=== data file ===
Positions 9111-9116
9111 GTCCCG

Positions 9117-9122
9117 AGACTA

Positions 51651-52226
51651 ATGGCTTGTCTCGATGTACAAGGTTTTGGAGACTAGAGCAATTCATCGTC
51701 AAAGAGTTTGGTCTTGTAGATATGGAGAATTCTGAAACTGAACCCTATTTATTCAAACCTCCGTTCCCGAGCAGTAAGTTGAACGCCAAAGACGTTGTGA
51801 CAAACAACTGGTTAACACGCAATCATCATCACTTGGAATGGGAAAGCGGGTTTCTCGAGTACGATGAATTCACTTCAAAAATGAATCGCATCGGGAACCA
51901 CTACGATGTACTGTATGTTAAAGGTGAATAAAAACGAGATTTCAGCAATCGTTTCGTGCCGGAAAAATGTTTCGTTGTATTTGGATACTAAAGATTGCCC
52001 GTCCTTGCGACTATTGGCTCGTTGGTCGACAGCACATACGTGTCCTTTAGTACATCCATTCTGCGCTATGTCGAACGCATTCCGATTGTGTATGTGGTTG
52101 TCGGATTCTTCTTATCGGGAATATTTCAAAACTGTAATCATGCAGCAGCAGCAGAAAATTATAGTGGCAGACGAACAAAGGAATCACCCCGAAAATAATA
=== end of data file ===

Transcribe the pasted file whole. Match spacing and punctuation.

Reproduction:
Positions 9111-9116
9111 GTCCCG

Positions 9117-9122
9117 AGACTA

Positions 51651-52226
51651 ATGGCTTGTCTCGATGTACAAGGTTTTGGAGACTAGAGCAATTCATCGTC
51701 AAAGAGTTTGGTCTTGTAGATATGGAGAATTCTGAAACTGAACCCTATTTATTCAAACCTCCGTTCCCGAGCAGTAAGTTGAACGCCAAAGACGTTGTGA
51801 CAAACAACTGGTTAACACGCAATCATCATCACTTGGAATGGGAAAGCGGGTTTCTCGAGTACGATGAATTCACTTCAAAAATGAATCGCATCGGGAACCA
51901 CTACGATGTACTGTATGTTAAAGGTGAATAAAAACGAGATTTCAGCAATCGTTTCGTGCCGGAAAAATGTTTCGTTGTATTTGGATACTAAAGATTGCCC
52001 GTCCTTGCGACTATTGGCTCGTTGGTCGACAGCACATACGTGTCCTTTAGTACATCCATTCTGCGCTATGTCGAACGCATTCCGATTGTGTATGTGGTTG
52101 TCGGATTCTTCTTATCGGGAATATTTCAAAACTGTAATCATGCAGCAGCAGCAGAAAATTATAGTGGCAGACGAACAAAGGAATCACCCCGAAAATAATA